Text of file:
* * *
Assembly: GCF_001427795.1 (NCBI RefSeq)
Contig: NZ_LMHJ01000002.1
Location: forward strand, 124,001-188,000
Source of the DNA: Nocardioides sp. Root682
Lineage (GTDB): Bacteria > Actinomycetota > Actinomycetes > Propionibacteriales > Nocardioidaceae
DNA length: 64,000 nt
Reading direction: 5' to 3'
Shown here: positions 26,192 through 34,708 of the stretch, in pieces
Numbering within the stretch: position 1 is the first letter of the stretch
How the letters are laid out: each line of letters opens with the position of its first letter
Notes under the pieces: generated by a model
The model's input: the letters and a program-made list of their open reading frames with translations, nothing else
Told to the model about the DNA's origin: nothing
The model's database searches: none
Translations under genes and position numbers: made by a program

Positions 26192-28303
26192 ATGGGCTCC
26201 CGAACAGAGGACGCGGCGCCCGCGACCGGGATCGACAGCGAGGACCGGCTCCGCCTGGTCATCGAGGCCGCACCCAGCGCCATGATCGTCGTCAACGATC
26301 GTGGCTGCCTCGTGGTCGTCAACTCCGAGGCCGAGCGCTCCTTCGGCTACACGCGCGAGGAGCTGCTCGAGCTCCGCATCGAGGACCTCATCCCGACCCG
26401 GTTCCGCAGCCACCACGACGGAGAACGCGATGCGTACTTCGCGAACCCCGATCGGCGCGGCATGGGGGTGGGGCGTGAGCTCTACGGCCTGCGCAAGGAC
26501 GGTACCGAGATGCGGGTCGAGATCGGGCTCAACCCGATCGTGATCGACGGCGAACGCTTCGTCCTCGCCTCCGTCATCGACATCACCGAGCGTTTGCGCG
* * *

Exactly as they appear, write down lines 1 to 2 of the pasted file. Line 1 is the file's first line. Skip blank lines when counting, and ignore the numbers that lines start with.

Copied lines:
Assembly: GCF_001427795.1 (NCBI RefSeq)
Contig: NZ_LMHJ01000002.1